Biocompatibles will be left with few operations. It will seek new acquisitions to exploit its bio-friendly PC coating, which helps the body accept artificial implants.


2. Why no one would bother to clone PPL: Long odds on biotech firm's survival

The Guardian (London) March 19, 2002
SECTION: Guardian City

PPL Therapeutics' chances of success in drug development are looking about as hopeful as a Dolly the Sheep victory in the Eurovision Song Contest. Very little has gone right for the Scottish biotech company lately. The dream of producing medicinal proteins in the milk of genetically modified animals appears more fanciful than ever. Yesterday's news was a savage blow - the need for a new clinical trial of emphysema drug AAT will set the firm back two years and several hundred thousand pounds. The firm's lead drug is now a sealant, used by surgeons to tidy up after operations, which will initially be produced from blood plasma without using PPL's animal technology at all.

New chief executive Geoff Cook has had a tricky introduction. Just four days after he arrived, the company announced that its talismanic cloned sheep, Dolly, was suffering from arthritis at an unusually early age, casting serious doubt about the safety of gene fiddling per se. PPL is in no immediate danger of going bust, having raised a wodge of cash from the City just months before these latest problems emerged. But the company admits it will have to spin out operations in areas such as xenotransplantation to have any hope of viability. PPL's development partner, Bayer, maintains that it is still committed to funding AAT. But its patience surely cannot last forever. The odds on PPL lasting until the latest launch date of 2007 are very long indeed.


3. Progressive Voices Oppose Cloning


"Citing Eugenics and Protection of Liberal Values, Over 100 Human Rights, Social Justice, African-American, Latino, Disability Rights, Women's Health, Environmental and Other Leaders and Experts Sign Senate Letter to Oppose Human Cloning"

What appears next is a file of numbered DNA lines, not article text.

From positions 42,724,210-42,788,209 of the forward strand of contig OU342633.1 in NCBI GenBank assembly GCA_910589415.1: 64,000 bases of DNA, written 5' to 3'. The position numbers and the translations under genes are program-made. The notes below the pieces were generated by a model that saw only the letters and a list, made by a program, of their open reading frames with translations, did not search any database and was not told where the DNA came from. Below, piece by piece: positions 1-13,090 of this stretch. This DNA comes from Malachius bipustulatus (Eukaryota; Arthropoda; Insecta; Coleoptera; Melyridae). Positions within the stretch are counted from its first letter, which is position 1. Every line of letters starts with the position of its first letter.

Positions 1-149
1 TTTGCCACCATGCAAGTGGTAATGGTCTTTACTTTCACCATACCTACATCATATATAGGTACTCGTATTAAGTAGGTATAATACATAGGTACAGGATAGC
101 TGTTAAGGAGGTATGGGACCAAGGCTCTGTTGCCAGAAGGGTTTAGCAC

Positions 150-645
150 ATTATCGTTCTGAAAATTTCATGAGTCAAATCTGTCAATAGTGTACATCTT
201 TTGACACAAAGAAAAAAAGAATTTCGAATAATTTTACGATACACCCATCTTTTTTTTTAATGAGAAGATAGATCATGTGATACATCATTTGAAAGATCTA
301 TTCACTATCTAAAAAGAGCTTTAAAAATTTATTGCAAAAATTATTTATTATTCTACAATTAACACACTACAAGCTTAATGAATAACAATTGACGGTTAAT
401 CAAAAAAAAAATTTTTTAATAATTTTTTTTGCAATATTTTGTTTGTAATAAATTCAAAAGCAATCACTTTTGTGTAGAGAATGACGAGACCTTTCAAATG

I am among this group.  If you are interested, copies of the letter and signers, and press statements, are available at There are, obviously, a number of civil liberties implications to the issues raised.

The main points that are stated in the letter:

(1)There should be a ban on cloning of humans ("reproductive" or replicative cloning).

Mainstream liberals and progressives are opposed to human cloning because it endangers human dignity, equality, social justice and fundamental bases of a democratic society.

(2)That the creation of clonal embryos for research purposes (often miscalled "therapeutic cloning") may at some point be desirable and acceptable, but that this practice would also increase the likelihood that full-term human clones will be born, and it opens the door to even more powerful eugenic practices.

Embryo cloning is not necessary at this time in order for valuable research on embryonic stem cells to continue.

A moratorium on embryo cloning is thus the responsible policy, and would give us time to 1) determine the true efficacy of stem cell therapies; 2) explore alternatives to embryo cloning; 3) conduct a full and informed societal debate on these complex issues; and 4) establish the regulatory regime necessary to prevent abuse of embryo cloning technologies if it was eventually decided that they were socially acceptable.

The organizers are:

Dr. Marcy Darnovsky, Center for Genetics and Society, 510-625-0819 or

Richard Hayes, Executive Director
Center for Genetics and Society

436 14th St., Suite 1302, Oakland CA 94612
ph: 510-625-0819; fx: 510-625-0874

ngin bulletin archive